Seven years to this day Topher Thompson left his home country of England in favour of the seclusion and acoustics of Prague’s back alleyways and narrow side streets and here I was, a feature writer for The Greystone Independent, retracing his footsteps, hoping the world’s most famous unheard melody would uncover Topher’s hideaway and lure me hopelessly towards its beguiling and yet unknowable refrain.
He is, they say, a different man now to the person we saw growing up amidst the reckless, halcyon days of Western music. He was part of an era when entropy was embraced as both human intuition and scientific creed, when musicians could express sentiments, philosophy and wisdom which went far beyond the whims and the whys of current reason and culminated in simplistic three chord progressions and the staged, vacant look of a ghost.
I had never before been to Prague and yet here I was passing through its cobbled streets. It is a place imbued in my mind, falsely perhaps, with great suffering, a place where ethereal gravestones mark the sad lives of those who struggled against the strange historical forces of our ages, and yet Prague, a city of unending imagination, is also the place where a duke traversed shoeless through frost, dirt and snow to give alms to the wretched. Here I was standing, street map in hand, camera at the ready, in the vast, expansive home to this memory, Wenceslas Square, stately, imposing and yet so eerily and extraordinarily serene.
The first time I met Topher was in a quaint, provincial homestead in Limousin. Playing his guitar in front of friends, family and a few invited journalists, he appeared like the eternal younger brother, his stare vacant and bored but his manner one of pleasure, ease and contentment. There was no disdain towards the demands of the audience, each of them listening, spellbound and expectant, anticipating magic with every tune that he played. And there was no resentment, either, towards his father, a man who long ago through his spells and his charms and his melodies enchanted every one of us and who, ingrained in our memories, in our whims and our thoughts, would appear forever in the phrases of Topher’s singing.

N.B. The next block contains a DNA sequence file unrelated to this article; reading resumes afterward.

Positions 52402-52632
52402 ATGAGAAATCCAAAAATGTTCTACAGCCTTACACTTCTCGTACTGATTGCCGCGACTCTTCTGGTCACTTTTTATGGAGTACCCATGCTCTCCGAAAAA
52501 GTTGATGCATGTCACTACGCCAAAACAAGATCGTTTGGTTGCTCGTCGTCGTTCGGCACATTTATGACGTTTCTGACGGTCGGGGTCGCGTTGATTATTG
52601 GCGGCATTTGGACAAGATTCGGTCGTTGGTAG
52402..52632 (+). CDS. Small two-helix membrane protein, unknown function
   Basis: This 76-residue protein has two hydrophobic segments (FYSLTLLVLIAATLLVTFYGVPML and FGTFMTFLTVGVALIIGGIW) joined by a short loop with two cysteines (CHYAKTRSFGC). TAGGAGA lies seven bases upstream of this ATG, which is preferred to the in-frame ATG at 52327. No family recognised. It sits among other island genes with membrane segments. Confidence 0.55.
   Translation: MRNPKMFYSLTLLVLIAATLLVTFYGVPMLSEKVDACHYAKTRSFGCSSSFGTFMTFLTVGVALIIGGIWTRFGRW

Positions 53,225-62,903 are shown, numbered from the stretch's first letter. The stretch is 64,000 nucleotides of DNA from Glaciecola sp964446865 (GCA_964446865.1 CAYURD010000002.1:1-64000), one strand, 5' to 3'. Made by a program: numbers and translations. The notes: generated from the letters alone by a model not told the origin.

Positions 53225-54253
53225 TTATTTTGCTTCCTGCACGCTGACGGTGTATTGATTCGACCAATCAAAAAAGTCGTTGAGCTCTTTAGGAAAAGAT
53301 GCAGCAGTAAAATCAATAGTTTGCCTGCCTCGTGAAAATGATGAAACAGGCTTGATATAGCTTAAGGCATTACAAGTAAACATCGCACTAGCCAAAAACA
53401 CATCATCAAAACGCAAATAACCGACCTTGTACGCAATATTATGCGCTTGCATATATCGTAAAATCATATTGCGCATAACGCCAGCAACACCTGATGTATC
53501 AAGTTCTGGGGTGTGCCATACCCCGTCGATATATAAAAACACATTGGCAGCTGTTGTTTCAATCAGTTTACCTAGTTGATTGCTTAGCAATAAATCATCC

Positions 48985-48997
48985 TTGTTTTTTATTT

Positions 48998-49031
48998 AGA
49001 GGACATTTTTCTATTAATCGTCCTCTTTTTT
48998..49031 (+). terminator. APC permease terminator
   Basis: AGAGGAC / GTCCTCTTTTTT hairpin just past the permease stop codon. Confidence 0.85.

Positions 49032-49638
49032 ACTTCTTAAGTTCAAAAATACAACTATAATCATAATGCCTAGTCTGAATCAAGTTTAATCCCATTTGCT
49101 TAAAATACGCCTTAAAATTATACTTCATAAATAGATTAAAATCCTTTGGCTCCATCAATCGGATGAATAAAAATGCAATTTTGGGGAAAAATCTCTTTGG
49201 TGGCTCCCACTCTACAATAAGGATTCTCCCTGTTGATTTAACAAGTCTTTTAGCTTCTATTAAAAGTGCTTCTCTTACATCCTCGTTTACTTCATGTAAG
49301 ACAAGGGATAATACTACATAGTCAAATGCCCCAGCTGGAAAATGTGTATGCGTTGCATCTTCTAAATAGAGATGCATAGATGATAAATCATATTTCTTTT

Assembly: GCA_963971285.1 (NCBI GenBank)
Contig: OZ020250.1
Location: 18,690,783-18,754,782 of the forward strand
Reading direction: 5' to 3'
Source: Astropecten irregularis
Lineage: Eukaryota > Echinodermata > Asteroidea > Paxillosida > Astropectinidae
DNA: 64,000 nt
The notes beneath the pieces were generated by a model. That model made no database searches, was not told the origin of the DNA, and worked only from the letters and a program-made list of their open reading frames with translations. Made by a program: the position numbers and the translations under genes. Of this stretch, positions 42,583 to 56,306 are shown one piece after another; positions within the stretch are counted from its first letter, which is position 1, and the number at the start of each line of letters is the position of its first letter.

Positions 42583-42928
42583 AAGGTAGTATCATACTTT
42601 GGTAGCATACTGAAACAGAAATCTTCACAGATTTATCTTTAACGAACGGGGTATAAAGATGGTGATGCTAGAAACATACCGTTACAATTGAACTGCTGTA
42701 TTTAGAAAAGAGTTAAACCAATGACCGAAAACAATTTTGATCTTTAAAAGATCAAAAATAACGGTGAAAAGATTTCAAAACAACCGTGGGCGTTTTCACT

There was a story I remember reading years ago in a French newspaper. These were the journalist’s words, translated of course:
Topher is a young and beautiful child. Fourteen years old and already appearing onstage with his father, accompanying him competently on the guitar, providing backing vocals and a child’s happy rhythm. Topher doesn’t look at me when I interview him. Instead he confers intimacy through his smile. When I ask him about his father he talks about his music instead. And then, towards the end of the interview, I receive a glimpse of the real Topher. He decides - rather unnaturally I thought - to confide in me a recent memory of his father. Coming off stage, the two of them congratulating each other for a concert greatly received, he watches his father embrace a young but attractive woman. They start to kiss and his father places a hand on the lady’s hips. They continue kissing. Only the night before, Topher had helped his father write a poem for his mother. ‘Darling, I’ll be home soon’ they had called it, his father’s uxorious sentiment in the words of the poem and its rhythms had been so gentle, so vulnerable and sweet that Topher had wanted to cry. And yet here was his father being so vaingloriously unfaithful. Was it a sanctimonious anomaly? Or was it an action he was predestined to repeat?